By John Timmer | Published: March 23, 2006 – 10:57AM CT
The results of the evaluation were very positive from a Wikipedia perspective:
However, an expert-led investigation carried out by Nature — the first to use peer review to compare Wikipedia and Britannica’s coverage of science — suggests that such high-profile examples are the exception rather than the rule. The exercise revealed numerous errors in both encyclopedias, but among 42 entries tested, the difference in accuracy was not particularly great: the average science entry in Wikipedia contained around four inaccuracies; Britannica’s, about three.
Based on Nature’s description (in Word format) of how the evaluation was performed, everything seems largely above board. Potential bias may creep in from Nature’s news staff considering the reviews from the perspective of a “typical encyclopedia user,” but the evaluations themselves are included to allow readers to get a sense of how big a problem that is. All appears to be reasonable.
But the Encyclopedia Britannica went through those evaluations and, based on their analysis, is now suggesting that such appearances are deceiving. And they make that suggestion in language that, for the generally sedate publishing world, is rather sharp:
Nature’s research was invalid. As we demonstrate below, almost everything about the journal’s investigation, from the criteria for identifying inaccuracies to the discrepancy between the article text and its headline, was wrong and misleading. Dozens of inaccuracies attributed to the Britannica were not inaccuracies at all, and a number of the articles Nature examined were not even in the Encyclopedia Britannica. The study was so poorly carried out and its findings so error-laden that it was completely without merit.
Accusations include Nature having used articles from publications other than the encyclopedia and, in one case, material that wasn’t even produced by Britannica. Nature claimed that they matched the size of entries by deleting references only, but Britannica’s response indicated that many submissions were either fragmentary excerpts or subjected to extensive editing. Nature’s chosen evaluators also get criticized for getting facts wrong in their evaluations, and being unable to recognize simplifications that are reasonable for a publication targeted at a general audience.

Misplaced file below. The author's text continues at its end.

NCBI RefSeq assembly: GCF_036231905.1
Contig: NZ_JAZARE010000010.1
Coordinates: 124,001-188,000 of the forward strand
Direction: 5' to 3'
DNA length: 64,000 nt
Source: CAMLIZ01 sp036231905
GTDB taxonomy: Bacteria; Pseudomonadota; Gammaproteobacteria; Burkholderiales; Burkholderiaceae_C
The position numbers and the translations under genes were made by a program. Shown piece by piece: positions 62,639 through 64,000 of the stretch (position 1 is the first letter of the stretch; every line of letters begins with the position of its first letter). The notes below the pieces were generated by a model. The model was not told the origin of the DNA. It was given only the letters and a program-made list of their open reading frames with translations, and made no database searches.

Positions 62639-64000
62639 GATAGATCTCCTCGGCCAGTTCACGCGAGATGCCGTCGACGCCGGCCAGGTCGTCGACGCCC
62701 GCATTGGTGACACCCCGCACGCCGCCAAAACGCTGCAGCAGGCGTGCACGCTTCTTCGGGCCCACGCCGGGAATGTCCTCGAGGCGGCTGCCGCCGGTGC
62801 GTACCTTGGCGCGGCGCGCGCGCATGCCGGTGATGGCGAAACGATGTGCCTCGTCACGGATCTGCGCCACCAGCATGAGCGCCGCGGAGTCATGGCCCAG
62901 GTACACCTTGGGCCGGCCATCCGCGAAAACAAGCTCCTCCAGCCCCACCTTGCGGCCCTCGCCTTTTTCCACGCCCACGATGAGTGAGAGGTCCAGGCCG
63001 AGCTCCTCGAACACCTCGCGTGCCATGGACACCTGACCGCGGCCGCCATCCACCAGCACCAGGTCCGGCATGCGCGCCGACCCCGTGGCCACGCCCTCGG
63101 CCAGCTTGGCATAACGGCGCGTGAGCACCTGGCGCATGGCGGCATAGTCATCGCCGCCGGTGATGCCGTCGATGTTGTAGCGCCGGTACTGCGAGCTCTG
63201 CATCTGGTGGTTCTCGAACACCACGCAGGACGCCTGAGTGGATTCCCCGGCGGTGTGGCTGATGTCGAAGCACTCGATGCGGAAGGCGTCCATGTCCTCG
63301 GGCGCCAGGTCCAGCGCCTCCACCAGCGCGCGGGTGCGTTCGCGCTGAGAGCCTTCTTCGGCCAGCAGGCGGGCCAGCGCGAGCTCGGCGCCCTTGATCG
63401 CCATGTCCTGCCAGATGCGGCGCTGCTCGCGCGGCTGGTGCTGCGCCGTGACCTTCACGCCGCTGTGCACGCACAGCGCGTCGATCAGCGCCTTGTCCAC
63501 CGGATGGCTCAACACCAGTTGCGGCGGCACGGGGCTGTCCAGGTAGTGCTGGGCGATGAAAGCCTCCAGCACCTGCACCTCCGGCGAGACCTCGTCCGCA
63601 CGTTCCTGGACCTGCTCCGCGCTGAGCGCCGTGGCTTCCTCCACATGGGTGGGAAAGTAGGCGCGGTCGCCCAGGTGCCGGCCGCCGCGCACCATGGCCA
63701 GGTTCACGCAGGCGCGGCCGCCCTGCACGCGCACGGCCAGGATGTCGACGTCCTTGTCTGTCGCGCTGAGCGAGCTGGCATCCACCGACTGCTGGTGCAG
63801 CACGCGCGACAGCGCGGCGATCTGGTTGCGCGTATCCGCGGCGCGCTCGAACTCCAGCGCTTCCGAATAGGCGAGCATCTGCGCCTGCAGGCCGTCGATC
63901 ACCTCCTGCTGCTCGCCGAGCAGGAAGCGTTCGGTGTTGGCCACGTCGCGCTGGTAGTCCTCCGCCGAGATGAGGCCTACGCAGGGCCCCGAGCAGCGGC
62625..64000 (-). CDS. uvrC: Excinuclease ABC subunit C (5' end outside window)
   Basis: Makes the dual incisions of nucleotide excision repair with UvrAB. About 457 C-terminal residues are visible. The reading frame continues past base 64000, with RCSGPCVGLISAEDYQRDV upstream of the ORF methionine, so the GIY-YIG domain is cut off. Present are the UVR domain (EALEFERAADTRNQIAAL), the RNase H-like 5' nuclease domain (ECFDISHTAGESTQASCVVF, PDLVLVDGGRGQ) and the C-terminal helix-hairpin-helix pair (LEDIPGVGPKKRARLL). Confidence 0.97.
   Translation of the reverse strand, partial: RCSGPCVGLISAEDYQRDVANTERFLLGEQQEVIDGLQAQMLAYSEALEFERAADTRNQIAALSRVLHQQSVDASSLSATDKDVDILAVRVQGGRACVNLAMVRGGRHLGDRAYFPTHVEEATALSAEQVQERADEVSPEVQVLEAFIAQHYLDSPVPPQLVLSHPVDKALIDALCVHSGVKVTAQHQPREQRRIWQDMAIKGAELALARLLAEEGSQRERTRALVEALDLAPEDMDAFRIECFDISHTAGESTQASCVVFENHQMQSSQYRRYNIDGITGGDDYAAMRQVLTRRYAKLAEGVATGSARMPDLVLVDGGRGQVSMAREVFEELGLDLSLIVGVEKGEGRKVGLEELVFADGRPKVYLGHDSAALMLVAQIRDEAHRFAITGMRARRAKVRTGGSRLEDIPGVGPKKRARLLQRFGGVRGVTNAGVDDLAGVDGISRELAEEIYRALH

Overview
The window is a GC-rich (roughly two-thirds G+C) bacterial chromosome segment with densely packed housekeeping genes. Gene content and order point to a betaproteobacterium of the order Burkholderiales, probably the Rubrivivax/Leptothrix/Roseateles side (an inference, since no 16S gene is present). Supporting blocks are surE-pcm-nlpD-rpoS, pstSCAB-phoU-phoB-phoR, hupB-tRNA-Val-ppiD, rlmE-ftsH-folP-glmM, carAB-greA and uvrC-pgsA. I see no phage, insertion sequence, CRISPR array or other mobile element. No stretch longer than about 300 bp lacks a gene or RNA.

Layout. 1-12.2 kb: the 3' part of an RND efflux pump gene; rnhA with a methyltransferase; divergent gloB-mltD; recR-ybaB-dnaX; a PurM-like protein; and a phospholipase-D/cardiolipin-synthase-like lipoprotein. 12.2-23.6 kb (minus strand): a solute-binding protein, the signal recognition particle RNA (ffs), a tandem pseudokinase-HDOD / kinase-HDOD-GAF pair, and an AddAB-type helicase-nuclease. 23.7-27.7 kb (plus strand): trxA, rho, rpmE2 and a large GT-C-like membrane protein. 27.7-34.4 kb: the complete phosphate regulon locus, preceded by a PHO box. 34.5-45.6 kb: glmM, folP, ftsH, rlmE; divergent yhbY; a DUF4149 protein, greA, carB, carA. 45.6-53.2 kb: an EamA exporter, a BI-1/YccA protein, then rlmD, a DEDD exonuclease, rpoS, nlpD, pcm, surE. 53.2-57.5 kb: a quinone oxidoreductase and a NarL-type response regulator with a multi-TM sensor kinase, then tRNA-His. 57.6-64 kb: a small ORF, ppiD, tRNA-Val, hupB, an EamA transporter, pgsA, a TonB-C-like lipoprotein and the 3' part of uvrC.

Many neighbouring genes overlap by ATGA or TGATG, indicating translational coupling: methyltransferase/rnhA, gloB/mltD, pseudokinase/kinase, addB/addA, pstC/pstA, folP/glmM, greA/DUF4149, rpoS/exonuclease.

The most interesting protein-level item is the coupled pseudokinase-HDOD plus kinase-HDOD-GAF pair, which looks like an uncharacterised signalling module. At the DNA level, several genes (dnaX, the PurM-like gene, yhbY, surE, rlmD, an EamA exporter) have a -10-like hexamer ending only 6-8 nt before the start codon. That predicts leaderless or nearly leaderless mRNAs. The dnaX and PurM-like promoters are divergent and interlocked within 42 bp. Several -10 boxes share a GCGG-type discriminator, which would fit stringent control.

Britannica is basing all of this criticism on the excerpts from the reviews provided in the Word document linked above, but are calling for Nature to release all the material involved in the article for public evaluation. This may help clarify some issues, but in the end, much of the finger pointing comes down to a “he said/she said” matter of how to interpret the seriousness of a given error. There is really no objective way to determine whether an editorial decision represents an appropriate simplification or a glaring omission. Nature’s response, however, has the potential to be interesting for reasons that go well beyond this controversy. In a very real sense, they and Britannica are kindred publications, facing increased pressure to maintain subscription-based publication in the face of open-access journals. How hard they press an issue that is seen as an embarrassment for their potential allies may be very telling.